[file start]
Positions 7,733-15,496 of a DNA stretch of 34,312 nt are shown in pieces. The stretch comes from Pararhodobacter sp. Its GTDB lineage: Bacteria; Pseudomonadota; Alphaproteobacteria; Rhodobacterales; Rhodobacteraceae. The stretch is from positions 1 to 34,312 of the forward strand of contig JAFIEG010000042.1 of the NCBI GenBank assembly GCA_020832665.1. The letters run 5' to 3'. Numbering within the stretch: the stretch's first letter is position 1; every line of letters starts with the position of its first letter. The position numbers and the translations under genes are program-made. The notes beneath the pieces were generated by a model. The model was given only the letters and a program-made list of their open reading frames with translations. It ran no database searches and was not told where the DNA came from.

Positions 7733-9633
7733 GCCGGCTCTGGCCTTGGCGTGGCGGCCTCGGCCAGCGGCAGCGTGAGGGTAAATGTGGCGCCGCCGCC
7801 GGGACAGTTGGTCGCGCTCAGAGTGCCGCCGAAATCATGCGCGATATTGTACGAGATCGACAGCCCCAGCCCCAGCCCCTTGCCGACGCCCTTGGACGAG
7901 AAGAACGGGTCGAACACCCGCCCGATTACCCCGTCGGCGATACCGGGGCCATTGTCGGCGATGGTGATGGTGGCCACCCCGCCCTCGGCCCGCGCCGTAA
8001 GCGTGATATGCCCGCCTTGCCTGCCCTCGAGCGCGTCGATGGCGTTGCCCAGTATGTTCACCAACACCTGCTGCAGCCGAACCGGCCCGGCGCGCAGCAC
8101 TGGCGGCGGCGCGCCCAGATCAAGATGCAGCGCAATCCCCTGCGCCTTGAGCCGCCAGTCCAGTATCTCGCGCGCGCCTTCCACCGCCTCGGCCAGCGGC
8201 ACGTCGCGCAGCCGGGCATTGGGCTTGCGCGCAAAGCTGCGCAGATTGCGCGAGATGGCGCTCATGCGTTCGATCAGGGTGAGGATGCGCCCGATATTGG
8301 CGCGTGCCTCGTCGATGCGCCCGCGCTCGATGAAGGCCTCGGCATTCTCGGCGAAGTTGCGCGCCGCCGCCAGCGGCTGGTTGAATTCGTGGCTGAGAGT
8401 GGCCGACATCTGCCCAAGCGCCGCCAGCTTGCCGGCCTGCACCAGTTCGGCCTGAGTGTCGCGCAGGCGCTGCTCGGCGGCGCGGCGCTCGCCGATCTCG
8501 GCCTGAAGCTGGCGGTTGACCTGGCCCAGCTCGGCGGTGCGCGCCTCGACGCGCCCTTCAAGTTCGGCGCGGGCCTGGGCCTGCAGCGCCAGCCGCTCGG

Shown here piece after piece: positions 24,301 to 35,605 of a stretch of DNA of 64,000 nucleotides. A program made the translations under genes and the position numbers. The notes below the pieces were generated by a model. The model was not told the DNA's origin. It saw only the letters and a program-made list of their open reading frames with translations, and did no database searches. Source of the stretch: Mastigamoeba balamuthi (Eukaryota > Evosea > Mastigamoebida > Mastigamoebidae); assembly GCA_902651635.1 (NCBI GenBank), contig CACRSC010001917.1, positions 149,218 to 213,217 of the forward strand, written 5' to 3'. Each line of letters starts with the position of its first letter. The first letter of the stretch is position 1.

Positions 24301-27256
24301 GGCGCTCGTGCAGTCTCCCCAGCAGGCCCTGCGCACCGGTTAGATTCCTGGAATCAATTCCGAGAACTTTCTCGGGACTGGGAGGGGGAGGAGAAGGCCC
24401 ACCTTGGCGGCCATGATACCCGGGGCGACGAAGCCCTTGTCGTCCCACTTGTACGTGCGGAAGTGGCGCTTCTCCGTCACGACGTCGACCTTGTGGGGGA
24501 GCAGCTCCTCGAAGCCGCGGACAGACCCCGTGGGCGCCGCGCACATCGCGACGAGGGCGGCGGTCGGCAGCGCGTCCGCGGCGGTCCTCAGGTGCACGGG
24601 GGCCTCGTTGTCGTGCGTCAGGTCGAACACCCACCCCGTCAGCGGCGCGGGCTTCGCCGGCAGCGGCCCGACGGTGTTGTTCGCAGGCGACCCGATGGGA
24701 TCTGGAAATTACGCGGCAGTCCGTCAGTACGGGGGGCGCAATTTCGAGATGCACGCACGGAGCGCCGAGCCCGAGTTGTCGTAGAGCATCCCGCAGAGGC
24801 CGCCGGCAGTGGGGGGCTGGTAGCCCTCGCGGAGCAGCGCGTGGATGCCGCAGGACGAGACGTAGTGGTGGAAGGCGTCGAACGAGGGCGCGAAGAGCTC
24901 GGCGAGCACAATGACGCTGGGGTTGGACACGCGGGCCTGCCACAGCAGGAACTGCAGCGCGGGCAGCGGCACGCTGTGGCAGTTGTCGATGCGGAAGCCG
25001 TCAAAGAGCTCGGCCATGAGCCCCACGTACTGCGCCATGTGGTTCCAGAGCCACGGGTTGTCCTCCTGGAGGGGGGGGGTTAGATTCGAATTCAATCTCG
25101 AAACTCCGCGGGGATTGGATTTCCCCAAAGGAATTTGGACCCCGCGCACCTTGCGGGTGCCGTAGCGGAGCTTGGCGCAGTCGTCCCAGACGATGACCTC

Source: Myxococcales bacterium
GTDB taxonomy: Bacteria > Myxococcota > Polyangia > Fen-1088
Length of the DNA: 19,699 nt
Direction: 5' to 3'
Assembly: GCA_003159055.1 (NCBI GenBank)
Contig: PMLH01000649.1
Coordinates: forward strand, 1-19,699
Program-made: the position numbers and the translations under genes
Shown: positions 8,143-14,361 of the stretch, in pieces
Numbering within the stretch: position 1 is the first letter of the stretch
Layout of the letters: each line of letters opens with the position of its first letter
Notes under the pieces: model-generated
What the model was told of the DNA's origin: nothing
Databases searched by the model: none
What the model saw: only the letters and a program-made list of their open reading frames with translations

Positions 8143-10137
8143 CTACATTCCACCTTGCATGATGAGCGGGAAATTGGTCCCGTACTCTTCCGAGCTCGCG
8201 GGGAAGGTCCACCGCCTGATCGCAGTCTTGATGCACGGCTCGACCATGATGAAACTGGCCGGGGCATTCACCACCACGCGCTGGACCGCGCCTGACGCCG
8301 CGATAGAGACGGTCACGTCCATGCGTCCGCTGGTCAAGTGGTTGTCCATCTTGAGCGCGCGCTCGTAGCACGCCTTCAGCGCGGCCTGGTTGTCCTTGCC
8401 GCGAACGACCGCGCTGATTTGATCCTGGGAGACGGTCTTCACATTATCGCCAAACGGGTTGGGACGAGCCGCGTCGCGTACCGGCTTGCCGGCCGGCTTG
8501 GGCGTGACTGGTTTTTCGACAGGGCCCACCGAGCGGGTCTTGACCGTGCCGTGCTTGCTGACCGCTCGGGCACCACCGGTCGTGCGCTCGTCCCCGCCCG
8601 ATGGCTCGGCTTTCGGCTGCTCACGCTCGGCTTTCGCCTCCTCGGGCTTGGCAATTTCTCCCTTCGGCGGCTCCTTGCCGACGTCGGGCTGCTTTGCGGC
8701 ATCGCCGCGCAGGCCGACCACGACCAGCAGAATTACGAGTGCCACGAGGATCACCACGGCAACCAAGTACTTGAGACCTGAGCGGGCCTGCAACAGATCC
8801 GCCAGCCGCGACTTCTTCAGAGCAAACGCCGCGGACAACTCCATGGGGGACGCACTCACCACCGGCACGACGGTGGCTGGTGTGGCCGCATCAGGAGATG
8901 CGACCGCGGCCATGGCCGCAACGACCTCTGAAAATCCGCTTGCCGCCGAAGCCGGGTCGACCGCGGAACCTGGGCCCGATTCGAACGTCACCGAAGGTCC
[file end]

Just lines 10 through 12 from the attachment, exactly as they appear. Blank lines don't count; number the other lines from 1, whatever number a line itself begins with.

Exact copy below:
8401 GGCCGACATCTGCCCAAGCGCCGCCAGCTTGCCGGCCTGCACCAGTTCGGCCTGAGTGTCGCGCAGGCGCTGCTCGGCGGCGCGGCGCTCGCCGATCTCG
8501 GCCTGAAGCTGGCGGTTGACCTGGCCCAGCTCGGCGGTGCGCGCCTCGACGCGCCCTTCAAGTTCGGCGCGGGCCTGGGCCTGCAGCGCCAGCCGCTCGG

Shown here piece after piece: positions 24,301 to 35,605 of a stretch of DNA of 64,000 nucleotides. A program made the translations under genes and the position numbers. The notes below the pieces were generated by a model. The model was not told the DNA's origin. It saw only the letters and a program-made list of their open reading frames with translations, and did no database searches. Source of the stretch: Mastigamoeba balamuthi (Eukaryota > Evosea > Mastigamoebida > Mastigamoebidae); assembly GCA_902651635.1 (NCBI GenBank), contig CACRSC010001917.1, positions 149,218 to 213,217 of the forward strand, written 5' to 3'. Each line of letters starts with the position of its first letter. The first letter of the stretch is position 1.